banner
Go Ask Mom

Go Ask Mom

MomsRising: No chance for 'do-overs' for N.C. kids

Posted March 22, 2011 7:40 p.m. EDT

While playing Chutes and Ladders, my son often asks if he can spin the dial again if it lands on a number he's unhappy with. Most of the time I oblige, he is 4 after all, and give him another chance to get a number that pleases him.

I wouldn't mind getting a "do-over" on occasion, but in this life there are actually very few opportunities to try something a second time to get it right. This is why I am deeply concerned about some of the proposed cuts this year to children's programs in the North Carolina budget. There is no do-over for our kids when it comes to their health and education, and these programs prevent problems that will cost the state exponentially more in the long run.

When my son, Ethan, was born, my husband was in law school and my job provided our health insurance. But because life rarely works out how you've planned, I had to quit working to care for my son while he went through a year of chemotherapy and another year of developmental therapies. With my job went our insurance, but fortunately Ethan qualified for Medicaid. The treatment and services he received were irreplaceable at that moment for him. Without Medicaid I don't think he would have been around for a "do-over."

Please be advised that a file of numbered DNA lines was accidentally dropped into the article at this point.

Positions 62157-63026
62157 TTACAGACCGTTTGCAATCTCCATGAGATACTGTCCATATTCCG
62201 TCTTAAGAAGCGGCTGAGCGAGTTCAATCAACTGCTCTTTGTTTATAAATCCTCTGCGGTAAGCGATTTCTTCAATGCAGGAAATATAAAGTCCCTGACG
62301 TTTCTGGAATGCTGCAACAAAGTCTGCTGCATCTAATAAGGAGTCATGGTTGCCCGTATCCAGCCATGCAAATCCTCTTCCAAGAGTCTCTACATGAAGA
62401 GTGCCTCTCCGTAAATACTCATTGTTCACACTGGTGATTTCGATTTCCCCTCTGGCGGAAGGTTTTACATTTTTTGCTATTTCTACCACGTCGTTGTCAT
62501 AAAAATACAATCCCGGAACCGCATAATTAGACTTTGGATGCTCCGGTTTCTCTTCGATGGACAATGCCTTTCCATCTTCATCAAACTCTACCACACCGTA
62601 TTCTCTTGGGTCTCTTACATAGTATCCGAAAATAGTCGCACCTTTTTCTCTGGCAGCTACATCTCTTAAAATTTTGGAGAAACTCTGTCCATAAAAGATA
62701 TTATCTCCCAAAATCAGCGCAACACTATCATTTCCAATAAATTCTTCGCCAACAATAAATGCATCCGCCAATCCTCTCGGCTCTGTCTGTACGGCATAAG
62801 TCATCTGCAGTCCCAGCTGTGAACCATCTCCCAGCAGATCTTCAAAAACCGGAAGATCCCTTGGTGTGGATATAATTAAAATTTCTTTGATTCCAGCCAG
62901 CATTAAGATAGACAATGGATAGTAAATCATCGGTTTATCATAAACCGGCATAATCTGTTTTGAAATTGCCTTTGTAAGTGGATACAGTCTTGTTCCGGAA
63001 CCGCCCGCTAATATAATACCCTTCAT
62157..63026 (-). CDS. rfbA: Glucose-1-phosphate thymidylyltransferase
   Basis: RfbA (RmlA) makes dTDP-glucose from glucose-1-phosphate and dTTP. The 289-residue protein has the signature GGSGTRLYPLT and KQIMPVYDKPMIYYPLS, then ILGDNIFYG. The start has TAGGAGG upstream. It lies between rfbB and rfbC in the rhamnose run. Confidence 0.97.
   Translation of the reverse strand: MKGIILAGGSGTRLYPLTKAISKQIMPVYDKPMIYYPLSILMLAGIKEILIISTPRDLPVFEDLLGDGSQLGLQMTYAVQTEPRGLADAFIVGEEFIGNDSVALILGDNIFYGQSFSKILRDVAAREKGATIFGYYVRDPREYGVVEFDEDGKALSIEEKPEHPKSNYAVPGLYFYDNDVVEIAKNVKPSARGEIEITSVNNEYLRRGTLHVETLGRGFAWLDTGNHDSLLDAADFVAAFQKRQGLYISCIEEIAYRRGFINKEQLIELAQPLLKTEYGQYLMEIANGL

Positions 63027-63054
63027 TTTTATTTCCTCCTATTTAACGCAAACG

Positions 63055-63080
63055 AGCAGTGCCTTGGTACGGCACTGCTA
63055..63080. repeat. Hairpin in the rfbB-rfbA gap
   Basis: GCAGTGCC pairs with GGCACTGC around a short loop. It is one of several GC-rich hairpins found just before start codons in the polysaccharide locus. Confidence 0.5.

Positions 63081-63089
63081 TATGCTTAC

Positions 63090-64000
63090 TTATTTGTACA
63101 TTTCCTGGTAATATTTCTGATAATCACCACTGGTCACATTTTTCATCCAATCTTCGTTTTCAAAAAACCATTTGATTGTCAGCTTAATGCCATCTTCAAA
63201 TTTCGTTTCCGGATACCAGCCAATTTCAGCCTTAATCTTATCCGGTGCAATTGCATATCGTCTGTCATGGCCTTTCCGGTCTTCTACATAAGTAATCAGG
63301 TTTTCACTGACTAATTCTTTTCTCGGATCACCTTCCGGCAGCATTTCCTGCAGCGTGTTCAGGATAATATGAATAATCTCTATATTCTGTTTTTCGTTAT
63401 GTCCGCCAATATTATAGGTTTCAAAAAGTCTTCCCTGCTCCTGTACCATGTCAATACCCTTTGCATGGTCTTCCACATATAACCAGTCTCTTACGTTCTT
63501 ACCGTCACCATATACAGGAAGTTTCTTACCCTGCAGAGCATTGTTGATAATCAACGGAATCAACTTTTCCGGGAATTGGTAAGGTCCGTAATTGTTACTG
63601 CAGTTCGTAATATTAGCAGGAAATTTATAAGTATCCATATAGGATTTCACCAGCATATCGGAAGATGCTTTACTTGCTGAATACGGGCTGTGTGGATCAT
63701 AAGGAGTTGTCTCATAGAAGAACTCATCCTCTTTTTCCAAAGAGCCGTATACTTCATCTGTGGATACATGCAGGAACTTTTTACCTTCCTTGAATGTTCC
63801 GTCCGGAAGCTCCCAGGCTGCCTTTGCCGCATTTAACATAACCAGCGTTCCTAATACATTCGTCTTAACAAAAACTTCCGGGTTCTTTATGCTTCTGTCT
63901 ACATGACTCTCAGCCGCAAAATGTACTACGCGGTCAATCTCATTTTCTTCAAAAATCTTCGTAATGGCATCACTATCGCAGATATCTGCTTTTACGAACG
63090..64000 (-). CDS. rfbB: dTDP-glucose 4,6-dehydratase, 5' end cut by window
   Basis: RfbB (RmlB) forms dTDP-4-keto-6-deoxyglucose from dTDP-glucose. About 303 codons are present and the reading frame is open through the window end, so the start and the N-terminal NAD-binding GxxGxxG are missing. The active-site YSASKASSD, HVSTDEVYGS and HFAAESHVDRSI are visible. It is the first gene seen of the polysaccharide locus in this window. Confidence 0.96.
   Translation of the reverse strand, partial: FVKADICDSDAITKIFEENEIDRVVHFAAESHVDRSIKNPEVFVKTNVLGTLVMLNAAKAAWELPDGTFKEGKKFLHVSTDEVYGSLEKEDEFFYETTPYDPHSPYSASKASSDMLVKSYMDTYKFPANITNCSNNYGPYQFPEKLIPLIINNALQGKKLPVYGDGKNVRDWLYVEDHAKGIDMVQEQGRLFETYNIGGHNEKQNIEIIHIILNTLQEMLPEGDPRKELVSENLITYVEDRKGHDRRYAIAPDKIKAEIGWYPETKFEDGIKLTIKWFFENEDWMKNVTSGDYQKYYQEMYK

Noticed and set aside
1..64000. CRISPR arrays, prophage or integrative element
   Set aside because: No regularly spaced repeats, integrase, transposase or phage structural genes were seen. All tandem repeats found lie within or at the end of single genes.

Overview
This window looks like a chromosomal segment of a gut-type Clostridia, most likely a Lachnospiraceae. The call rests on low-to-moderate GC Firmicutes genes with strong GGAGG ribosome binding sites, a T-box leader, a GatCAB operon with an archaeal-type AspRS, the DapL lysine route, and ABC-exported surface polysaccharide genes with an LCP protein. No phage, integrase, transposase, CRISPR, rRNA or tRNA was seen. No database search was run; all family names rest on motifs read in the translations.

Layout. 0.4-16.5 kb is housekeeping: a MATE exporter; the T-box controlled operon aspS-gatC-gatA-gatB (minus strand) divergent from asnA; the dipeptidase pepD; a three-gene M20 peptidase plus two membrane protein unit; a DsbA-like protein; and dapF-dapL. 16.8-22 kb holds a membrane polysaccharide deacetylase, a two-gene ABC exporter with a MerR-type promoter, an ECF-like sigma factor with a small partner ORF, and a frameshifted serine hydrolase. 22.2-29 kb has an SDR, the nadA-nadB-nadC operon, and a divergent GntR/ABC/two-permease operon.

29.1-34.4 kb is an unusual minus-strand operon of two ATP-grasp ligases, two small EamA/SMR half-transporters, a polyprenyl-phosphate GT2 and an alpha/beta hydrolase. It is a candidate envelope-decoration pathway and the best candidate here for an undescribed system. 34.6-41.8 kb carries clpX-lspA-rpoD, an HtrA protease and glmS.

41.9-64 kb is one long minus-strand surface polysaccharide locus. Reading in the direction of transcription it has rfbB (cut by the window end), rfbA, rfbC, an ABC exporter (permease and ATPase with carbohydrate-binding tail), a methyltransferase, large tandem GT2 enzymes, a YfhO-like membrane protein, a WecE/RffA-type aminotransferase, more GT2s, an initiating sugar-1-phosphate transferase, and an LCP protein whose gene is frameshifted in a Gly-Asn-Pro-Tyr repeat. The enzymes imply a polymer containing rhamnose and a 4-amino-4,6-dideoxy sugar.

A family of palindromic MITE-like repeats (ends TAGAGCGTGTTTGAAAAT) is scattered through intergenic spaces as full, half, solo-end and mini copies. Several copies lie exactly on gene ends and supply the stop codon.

Like Medicaid, there are other vital programs that the children of North Carolina depend upon to grow and develop into strong, productive adults. NC Health Choice is a program that provides health insurance for children from low-income families who make too much to qualify for Medicaid. Infant mortality programs like the Folic Acid Campaign, the Safe Sleep campaign, the ECU High Risk Clinic, and 17P shots prevent preterm birth and SIDS. Early childhood education programs like Smart Start and childcare subsidies ensure that all children are ready to enter school by helping working parents pay for childcare, improving the quality of child care, and providing health and family support services in every North Carolina county beginning at birth.

The deep cuts that have been proposed to these important programs are the wrong move for North Carolina. We are sacrificing our children's future for the sake of our current comfort. Too many families are already struggling to keep their children healthy and to find a quality childcare situation.

These programs keep our kids healthy, our state strong, and our parents at work. The need for them is critical right now. There will be no "do-over" for these children.

Even in this tough budget climate, we must tell our legislators “we think you can” find a balanced approach that will protect essential
services for the children of our state. To get involved in protecting children in the budget process, join us at www.momsrising.org!

Felicia Willems is a Raleigh mother of one and a member of NC MomsRising. MomsRising members post monthly here on Go Ask Mom.